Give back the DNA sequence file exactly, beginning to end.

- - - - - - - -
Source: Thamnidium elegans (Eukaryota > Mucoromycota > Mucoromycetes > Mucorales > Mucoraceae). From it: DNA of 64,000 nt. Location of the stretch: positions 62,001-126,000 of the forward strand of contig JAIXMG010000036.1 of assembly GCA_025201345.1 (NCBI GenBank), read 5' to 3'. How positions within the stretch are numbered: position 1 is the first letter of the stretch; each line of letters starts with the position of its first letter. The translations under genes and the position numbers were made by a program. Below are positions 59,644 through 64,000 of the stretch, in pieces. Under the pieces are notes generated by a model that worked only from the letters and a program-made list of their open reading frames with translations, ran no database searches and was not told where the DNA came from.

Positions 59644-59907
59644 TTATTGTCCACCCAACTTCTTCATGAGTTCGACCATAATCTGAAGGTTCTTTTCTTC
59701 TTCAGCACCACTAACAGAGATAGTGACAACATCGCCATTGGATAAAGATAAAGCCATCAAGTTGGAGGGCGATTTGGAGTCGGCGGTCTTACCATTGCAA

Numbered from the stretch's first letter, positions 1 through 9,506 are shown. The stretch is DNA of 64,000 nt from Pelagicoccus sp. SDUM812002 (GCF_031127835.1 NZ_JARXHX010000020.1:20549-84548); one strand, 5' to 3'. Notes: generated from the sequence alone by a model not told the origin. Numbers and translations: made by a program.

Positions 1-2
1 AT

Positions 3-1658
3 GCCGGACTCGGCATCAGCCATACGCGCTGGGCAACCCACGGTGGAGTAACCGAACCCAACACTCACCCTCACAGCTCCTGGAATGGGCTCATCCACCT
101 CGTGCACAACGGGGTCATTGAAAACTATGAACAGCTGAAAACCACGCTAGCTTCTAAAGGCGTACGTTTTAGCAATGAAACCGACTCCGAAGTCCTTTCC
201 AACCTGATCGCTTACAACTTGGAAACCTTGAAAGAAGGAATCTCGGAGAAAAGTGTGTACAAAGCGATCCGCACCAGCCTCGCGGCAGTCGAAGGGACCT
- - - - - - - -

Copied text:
Source: Thamnidium elegans (Eukaryota > Mucoromycota > Mucoromycetes > Mucorales > Mucoraceae). From it: DNA of 64,000 nt. Location of the stretch: positions 62,001-126,000 of the forward strand of contig JAIXMG010000036.1 of assembly GCA_025201345.1 (NCBI GenBank), read 5' to 3'. How positions within the stretch are numbered: position 1 is the first letter of the stretch; each line of letters starts with the position of its first letter. The translations under genes and the position numbers were made by a program. Below are positions 59,644 through 64,000 of the stretch, in pieces. Under the pieces are notes generated by a model that worked only from the letters and a program-made list of their open reading frames with translations, ran no database searches and was not told where the DNA came from.

Positions 59644-59907
59644 TTATTGTCCACCCAACTTCTTCATGAGTTCGACCATAATCTGAAGGTTCTTTTCTTC
59701 TTCAGCACCACTAACAGAGATAGTGACAACATCGCCATTGGATAAAGATAAAGCCATCAAGTTGGAGGGCGATTTGGAGTCGGCGGTCTTACCATTGCAA

Numbered from the stretch's first letter, positions 1 through 9,506 are shown. The stretch is DNA of 64,000 nt from Pelagicoccus sp. SDUM812002 (GCF_031127835.1 NZ_JARXHX010000020.1:20549-84548); one strand, 5' to 3'. Notes: generated from the sequence alone by a model not told the origin. Numbers and translations: made by a program.

Positions 1-2
1 AT

Positions 3-1658
3 GCCGGACTCGGCATCAGCCATACGCGCTGGGCAACCCACGGTGGAGTAACCGAACCCAACACTCACCCTCACAGCTCCTGGAATGGGCTCATCCACCT
101 CGTGCACAACGGGGTCATTGAAAACTATGAACAGCTGAAAACCACGCTAGCTTCTAAAGGCGTACGTTTTAGCAATGAAACCGACTCCGAAGTCCTTTCC
201 AACCTGATCGCTTACAACTTGGAAACCTTGAAAGAAGGAATCTCGGAGAAAAGTGTGTACAAAGCGATCCGCACCAGCCTCGCGGCAGTCGAAGGGACCT